03/27/18/The Funny Thing About Mental Illness

 

The funny thing about mental illness

Is that a diagnosis works by

Spilling your lie over someone

Who tries to find a match

But the picture puzzle is just

Shades of color and missing pieces

 

The funny thing about mental illness

Is that the treatment is just throwing things at the problem

And deciding which thing

Is the least bad

But the problem is camouflaged

And deftly dodges the slow projectiles

 

The funny thing about mental illness

Is that it’s a flowing river ride

Sometimes softly flowing

Sometimes lower or higher than normal

But there are also rapids

And terrifying waterfalls

 

The funny thing about mental illness

Is that it’s all in your head

So those around you have a hard time

Believing that you are fighting for your lie

But sometimes they just don’t care

Enough to stop pushing buttons

Until something breaks

 

The funny thing about mental illness

Is that you never really “get better”

You just learn to cope better

But coping better means fewer people

Believe that you are struggling

And more people are pushing buttons

 

The funny thing about mental illness

Is that it is exhausting to just exist

Everything takes more energy to get done

And if you get derailed, it takes even longer

To calm down and get back to it

But people just think you’re lazy

And they derail you anytime

Because it’s not like you do anything anyway

 

The funny thing about mental illness

Is that you can’t just let things go

And the more that people harp on you over it,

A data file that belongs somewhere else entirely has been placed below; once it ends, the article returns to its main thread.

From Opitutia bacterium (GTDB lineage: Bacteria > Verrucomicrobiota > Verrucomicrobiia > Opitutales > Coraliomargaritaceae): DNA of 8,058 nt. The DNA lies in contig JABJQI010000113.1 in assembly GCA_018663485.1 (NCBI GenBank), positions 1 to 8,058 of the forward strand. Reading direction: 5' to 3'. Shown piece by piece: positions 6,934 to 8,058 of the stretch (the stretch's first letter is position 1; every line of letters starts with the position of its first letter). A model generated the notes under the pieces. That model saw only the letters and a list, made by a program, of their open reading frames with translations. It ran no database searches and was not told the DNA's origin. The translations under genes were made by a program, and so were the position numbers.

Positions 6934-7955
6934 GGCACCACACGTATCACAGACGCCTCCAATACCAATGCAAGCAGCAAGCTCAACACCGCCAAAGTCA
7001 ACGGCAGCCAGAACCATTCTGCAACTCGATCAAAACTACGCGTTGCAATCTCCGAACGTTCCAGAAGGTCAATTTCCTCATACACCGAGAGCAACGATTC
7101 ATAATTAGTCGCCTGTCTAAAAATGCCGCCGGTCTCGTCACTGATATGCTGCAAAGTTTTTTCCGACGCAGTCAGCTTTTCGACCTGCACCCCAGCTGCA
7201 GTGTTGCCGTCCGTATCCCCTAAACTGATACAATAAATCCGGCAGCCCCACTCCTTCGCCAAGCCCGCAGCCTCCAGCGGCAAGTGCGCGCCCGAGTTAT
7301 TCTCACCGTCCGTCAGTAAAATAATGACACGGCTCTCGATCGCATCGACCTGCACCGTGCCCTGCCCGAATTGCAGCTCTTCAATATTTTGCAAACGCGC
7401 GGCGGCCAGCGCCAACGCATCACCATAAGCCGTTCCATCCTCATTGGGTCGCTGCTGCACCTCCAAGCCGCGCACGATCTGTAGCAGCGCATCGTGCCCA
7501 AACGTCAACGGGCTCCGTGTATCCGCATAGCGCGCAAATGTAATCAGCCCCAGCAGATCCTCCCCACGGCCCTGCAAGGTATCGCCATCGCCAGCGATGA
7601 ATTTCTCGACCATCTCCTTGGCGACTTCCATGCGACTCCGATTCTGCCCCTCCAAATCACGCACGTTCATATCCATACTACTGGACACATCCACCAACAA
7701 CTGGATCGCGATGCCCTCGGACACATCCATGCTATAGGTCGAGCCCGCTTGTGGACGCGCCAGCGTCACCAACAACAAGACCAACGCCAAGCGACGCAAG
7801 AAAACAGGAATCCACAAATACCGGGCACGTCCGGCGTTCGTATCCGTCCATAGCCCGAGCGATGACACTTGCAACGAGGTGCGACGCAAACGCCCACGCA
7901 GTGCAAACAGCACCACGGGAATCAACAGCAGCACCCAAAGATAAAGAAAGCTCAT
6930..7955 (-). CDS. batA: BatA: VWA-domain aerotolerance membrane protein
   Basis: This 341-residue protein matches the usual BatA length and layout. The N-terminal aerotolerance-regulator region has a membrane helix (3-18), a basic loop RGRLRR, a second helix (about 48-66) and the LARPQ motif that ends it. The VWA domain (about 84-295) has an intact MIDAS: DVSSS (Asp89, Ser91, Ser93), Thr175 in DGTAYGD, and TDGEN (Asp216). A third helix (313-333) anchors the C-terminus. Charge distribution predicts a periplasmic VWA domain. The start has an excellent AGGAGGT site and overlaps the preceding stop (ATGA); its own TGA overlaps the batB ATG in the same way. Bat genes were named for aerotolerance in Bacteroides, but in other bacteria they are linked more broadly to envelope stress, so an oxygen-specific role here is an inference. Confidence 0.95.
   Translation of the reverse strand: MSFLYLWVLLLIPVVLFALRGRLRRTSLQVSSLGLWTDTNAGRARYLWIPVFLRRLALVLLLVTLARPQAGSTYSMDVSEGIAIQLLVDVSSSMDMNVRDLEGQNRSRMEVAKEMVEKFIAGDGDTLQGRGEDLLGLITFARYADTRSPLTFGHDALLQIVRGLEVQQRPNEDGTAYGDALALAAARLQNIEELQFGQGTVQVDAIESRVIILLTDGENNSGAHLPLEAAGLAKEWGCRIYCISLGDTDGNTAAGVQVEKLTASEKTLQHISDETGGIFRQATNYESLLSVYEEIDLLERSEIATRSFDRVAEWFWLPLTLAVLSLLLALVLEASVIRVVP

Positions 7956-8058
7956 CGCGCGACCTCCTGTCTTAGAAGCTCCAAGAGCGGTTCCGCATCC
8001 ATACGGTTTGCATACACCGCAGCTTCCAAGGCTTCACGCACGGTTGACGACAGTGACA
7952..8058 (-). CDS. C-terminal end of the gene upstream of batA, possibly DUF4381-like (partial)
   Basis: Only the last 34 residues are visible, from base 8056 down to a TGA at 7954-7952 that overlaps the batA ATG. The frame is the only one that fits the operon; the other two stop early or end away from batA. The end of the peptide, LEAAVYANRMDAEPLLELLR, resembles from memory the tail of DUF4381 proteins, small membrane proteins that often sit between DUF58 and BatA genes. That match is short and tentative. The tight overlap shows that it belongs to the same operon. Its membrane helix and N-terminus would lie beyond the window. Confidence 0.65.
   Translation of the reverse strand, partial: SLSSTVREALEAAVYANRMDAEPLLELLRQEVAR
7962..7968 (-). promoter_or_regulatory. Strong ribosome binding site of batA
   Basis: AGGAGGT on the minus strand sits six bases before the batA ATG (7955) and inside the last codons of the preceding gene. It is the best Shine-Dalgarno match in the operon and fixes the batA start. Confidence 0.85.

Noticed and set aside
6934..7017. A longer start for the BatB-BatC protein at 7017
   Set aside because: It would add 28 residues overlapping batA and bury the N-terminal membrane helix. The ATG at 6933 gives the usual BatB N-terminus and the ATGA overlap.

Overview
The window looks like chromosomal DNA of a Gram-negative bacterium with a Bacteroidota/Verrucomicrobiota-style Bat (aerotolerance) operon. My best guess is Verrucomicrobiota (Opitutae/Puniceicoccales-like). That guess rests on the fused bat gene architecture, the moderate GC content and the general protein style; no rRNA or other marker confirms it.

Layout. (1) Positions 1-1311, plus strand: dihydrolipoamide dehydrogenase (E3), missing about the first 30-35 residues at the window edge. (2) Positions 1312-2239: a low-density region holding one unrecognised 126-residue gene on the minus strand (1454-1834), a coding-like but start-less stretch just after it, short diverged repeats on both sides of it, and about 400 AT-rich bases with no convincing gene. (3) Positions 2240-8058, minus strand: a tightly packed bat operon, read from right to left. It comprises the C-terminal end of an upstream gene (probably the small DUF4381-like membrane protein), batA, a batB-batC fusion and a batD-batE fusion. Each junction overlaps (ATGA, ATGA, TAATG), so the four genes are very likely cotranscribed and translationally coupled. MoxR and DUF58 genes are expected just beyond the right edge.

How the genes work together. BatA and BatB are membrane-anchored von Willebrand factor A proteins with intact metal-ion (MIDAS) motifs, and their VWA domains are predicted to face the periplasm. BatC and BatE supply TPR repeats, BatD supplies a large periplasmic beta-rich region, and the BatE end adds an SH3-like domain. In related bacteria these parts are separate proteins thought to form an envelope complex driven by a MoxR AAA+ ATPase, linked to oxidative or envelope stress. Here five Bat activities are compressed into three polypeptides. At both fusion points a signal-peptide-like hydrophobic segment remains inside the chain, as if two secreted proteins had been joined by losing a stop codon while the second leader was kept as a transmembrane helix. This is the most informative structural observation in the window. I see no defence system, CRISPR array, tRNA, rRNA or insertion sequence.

The more distressful and disruptive it is going to be

But they don’t care about sparking an anxiety attack

Because you don’t actually matter

As much as the thing they want

 

The funny thing about mental illness

Is that it’s not funny at all

But everyone treats it like a joke

Until you start laughing too

 

I inadvertently took a break from this blog because of mental illness. Last Memorial Day, I had a PTSD inspired anxiety attack and ended up shoving my way out of a literal corner and walking for around a mile with no shoes. I found myself in a park with bleeding and burnt feet and no phone. Luckily a stranger came by and called an ambulance or me, in retrospect, I should have asked him to call my spouse instead. I ended up with basic wound care, a diagnosis of “anxiety” and an ambulance bill my insurance decided wasn’t necessary for them to pay. I also ended up getting anti0depressants and a good dose of fat shaming from my, now former, family physician.

That medication amped up my executive dysfunction and I gained over 50lbs without changing my eating habits one way or another.

I went off that medication a month ago with no ill effects and have been playing catch-up ever since. Over the last 9 months, I have developed some bad habits and so have my kids. My home is no longer clean, I haven’t written fiction or poetry and I almost lost my job.

Apparently, I need my anxiety to function. I am doing a lot better and working with a good medical team and support system to get back where I want to be, so don’t worry. But, I wanted to share this to let y’all know that I don’t sugar-coat my lie to look perfect online. I don’t want or need pity. I want to end the stigma around mental illness, because the funny thing about mental illness is that it is more common than you think and the support systems are not there to help. Because it is so stigmatized.

Next time someone is struggling, instead of telling them to suck it up (my favorite is “moms don’t get days off” because it is just bursting with shit) maybe ask how you can help.

And never stand between someone and their exit, especially after they have answered your question and asked to be left alone.

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